New music out this week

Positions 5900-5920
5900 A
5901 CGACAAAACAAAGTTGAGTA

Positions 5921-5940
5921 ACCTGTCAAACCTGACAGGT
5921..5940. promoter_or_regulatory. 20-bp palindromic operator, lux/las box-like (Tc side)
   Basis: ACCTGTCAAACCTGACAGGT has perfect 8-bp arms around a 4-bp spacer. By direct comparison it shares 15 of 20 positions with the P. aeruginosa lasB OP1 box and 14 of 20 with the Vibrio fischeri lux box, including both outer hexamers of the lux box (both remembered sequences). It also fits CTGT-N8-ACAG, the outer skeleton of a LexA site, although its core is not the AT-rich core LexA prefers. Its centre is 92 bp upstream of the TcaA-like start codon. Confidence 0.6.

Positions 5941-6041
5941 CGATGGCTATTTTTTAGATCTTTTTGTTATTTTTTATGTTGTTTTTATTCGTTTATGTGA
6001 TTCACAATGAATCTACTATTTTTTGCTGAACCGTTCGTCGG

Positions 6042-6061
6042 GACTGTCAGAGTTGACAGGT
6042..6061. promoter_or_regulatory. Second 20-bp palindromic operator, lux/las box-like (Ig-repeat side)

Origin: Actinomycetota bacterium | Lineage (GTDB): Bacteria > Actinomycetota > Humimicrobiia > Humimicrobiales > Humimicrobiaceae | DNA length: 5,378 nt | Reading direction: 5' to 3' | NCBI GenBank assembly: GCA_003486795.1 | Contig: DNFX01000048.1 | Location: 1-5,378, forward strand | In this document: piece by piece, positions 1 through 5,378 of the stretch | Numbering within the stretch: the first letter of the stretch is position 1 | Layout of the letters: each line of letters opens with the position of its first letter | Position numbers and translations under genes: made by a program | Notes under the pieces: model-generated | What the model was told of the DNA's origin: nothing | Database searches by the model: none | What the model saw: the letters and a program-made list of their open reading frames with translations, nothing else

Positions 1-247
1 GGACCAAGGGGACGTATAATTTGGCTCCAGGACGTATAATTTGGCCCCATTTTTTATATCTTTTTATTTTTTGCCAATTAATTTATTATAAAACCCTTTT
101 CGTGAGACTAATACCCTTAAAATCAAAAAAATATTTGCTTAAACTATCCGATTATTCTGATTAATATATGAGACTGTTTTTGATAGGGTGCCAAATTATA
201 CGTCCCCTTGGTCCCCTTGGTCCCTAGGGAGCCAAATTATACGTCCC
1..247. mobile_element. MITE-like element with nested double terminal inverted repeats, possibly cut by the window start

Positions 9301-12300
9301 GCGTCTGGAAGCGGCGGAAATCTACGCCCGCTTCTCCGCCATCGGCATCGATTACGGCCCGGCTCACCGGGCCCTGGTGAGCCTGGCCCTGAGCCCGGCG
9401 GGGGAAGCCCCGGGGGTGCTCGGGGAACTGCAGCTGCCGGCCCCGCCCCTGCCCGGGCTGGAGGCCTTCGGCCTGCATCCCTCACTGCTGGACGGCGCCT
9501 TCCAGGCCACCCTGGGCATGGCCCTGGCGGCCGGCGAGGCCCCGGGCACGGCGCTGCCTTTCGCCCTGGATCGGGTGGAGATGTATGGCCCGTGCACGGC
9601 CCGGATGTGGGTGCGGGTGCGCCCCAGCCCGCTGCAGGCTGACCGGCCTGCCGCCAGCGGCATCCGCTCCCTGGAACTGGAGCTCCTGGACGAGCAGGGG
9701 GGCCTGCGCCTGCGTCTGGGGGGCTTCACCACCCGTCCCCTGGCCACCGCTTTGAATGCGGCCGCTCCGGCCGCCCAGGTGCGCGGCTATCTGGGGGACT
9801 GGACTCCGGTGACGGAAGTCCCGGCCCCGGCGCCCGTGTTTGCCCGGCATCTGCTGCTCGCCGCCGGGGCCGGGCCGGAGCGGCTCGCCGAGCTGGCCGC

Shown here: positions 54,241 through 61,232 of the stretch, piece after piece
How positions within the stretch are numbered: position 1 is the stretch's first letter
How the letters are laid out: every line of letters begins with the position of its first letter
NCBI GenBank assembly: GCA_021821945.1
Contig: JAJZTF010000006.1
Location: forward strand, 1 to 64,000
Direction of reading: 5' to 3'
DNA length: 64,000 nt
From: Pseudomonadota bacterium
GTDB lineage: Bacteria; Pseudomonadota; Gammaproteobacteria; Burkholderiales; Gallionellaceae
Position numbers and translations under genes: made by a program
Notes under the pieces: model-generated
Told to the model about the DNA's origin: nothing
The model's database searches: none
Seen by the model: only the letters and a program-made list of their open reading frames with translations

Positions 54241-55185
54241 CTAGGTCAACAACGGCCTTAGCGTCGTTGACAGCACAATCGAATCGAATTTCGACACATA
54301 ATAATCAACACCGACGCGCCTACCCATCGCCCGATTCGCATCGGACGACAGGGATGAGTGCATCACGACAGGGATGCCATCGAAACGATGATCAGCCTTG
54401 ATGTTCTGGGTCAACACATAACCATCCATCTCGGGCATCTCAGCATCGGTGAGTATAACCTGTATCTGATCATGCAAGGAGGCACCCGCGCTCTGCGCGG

L.A. Times-Washington Post-News ServiceTurbonegroRetox, Cooking VinylTheres nothing about Turbonegro thats not ridiculous, puerile or downright dumb, yet those traits, and a knack for hooky garage-punk songs, are also what make the band awesome.Retox, the Norwegian groups latest, is another collection of raucous tunes about antisocial behavior and skeevy sex, delivered with a lecherous wink by singer Hank Von Helvete. He threatens destruction on Were Gonna Drop the Atom Bomb, celebrates his not-so-svelte figure on Everybody Loves a Chubby Dude and blasts through vivid non-sequiturs about how his hairline suffers as a result of his rock n roll lifestyle on the churning rocker Hell Toupee (say it out loud for maximum effect). The songs are strung together with lean, muscular guitar riffs that would sound just fine blaring from the rolled-down windows of a Camaro in 1978. Von Helvete sings in a taut, leathery voice that splits the difference between Motorhead front man Lemmy Kilmisters gruff bark and Iggy Pops wastoid sneer, though Von Helvete tends to embrace depravity with a cartoonish, cant-really-mean-it glee absent from his forebears. The bands crowning achievement (such as it is) remains the trashy 1998 masterpiece Apocalypse Dudes, but Retox is an often-hilarious, always sophomoric way to get yourself thoroughly polluted. Eric R. Danton EisleyCombinations, Warner Bros.On their 2005 debut Room Noises, the sibling shoegazers in Texas Eisley created a sound that picked up where the late, lamented Sundays left off a decade or so ago. Beguilingly gauzy, and with a strong undercurrent of traditional folk in the harmonies of sisters Sherri and Stacy Dupree, the album was a dream-poppers delight. But in between discs, Eisley hit the gym, so to speak, and the added musical muscle can seem unnerving. Many Funerals, a rocked-up sea shanty with a blistering riff, and the equally energetic Invasion and A Sight to Behold, certainly arent in danger of floating off into the ether. Instead, theyre dangerously ponderous enough to be sunk by their own firepower, a fate each tune barely avoids. A closer listen to Combinations, however, reveals that the Duprees havent abandoned their strengths. Most songs, including the single-worthy Come Clean, are still built on soaring vocal interplay and a childlike sense of wonder. And the title track goes over the top in a different, gentler way, consolidating the charms of the debut into 31⁄2 minutes of Sundays-style bliss. Dan LeRoyLori McKennaUnglamorous, Warner Bros. NashvilleLori McKenna built her career gradually from a self-released 1998 debut to a respectable following in folk music circles before getting a mainstream break in 2005 when Faith Hill covered several of McKennas songs. Unglamorous is the major-label debut from the Stoughton, Mass., mother of five, and the recording marks an expansion of her sonic palette. Yet McKenna doesnt fall prey to glamour as she continues to shape her strongest appeals around the sort of straightforward ruminations on everyday life that distinguished her earlier work. Folk and rock collide in happy fashion as McKenna celebrates the commonplace on the rugged title track, setting vocal grit alongside flowing organ and a punchy backbeat. She digs into raw feeling while keeping her lyrics unmarred by sentiment. The influence of her producers, Byron Gallimore and Hills husband, Tim McGraw, shows in the fullness of her sound, but the bigger arrangements stay in balance with McKennas personal strengths. Theres an assuredness that fills Im Not Crazy and a coarse directness that powers the seething kiss-off Written Permission. As she squeezes the mandolin-laced Confetti for meaning and maintains an even keel within the nostalgic longing of Leaving This Life, her ability to extract insight from the mundane remains intact beneath the extra dressing. Thomas Kintner
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